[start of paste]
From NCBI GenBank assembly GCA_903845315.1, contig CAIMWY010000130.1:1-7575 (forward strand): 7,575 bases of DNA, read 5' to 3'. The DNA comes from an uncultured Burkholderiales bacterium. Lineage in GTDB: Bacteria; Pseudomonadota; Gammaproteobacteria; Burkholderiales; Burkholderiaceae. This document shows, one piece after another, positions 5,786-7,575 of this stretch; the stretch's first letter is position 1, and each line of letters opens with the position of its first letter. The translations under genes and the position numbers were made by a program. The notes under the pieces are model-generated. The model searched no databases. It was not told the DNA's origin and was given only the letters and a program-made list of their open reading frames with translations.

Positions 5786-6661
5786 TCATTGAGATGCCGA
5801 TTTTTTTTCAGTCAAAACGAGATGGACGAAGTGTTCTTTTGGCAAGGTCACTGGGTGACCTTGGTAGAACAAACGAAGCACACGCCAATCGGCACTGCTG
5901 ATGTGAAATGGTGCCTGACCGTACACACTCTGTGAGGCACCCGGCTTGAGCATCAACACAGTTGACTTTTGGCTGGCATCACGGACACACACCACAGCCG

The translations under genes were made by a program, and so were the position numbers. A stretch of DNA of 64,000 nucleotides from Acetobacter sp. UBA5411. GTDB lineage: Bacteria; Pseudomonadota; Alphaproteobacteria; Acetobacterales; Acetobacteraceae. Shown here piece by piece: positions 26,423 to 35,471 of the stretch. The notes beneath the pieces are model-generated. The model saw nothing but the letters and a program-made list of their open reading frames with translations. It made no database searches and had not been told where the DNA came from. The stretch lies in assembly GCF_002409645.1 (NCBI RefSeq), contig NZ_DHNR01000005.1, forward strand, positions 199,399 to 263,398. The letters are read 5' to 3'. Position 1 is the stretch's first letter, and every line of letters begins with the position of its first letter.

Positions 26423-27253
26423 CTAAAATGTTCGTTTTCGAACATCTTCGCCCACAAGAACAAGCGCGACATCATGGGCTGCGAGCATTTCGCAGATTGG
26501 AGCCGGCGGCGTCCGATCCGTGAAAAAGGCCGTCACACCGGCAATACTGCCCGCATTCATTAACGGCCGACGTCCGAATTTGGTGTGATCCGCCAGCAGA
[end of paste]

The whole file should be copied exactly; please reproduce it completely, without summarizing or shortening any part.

From NCBI GenBank assembly GCA_903845315.1, contig CAIMWY010000130.1:1-7575 (forward strand): 7,575 bases of DNA, read 5' to 3'. The DNA comes from an uncultured Burkholderiales bacterium. Lineage in GTDB: Bacteria; Pseudomonadota; Gammaproteobacteria; Burkholderiales; Burkholderiaceae. This document shows, one piece after another, positions 5,786-7,575 of this stretch; the stretch's first letter is position 1, and each line of letters opens with the position of its first letter. The translations under genes and the position numbers were made by a program. The notes under the pieces are model-generated. The model searched no databases. It was not told the DNA's origin and was given only the letters and a program-made list of their open reading frames with translations.

Positions 5786-6661
5786 TCATTGAGATGCCGA
5801 TTTTTTTTCAGTCAAAACGAGATGGACGAAGTGTTCTTTTGGCAAGGTCACTGGGTGACCTTGGTAGAACAAACGAAGCACACGCCAATCGGCACTGCTG
5901 ATGTGAAATGGTGCCTGACCGTACACACTCTGTGAGGCACCCGGCTTGAGCATCAACACAGTTGACTTTTGGCTGGCATCACGGACACACACCACAGCCG

The translations under genes were made by a program, and so were the position numbers. A stretch of DNA of 64,000 nucleotides from Acetobacter sp. UBA5411. GTDB lineage: Bacteria; Pseudomonadota; Alphaproteobacteria; Acetobacterales; Acetobacteraceae. Shown here piece by piece: positions 26,423 to 35,471 of the stretch. The notes beneath the pieces are model-generated. The model saw nothing but the letters and a program-made list of their open reading frames with translations. It made no database searches and had not been told where the DNA came from. The stretch lies in assembly GCF_002409645.1 (NCBI RefSeq), contig NZ_DHNR01000005.1, forward strand, positions 199,399 to 263,398. The letters are read 5' to 3'. Position 1 is the stretch's first letter, and every line of letters begins with the position of its first letter.

Positions 26423-27253
26423 CTAAAATGTTCGTTTTCGAACATCTTCGCCCACAAGAACAAGCGCGACATCATGGGCTGCGAGCATTTCGCAGATTGG
26501 AGCCGGCGGCGTCCGATCCGTGAAAAAGGCCGTCACACCGGCAATACTGCCCGCATTCATTAACGGCCGACGTCCGAATTTGGTGTGATCCGCCAGCAGA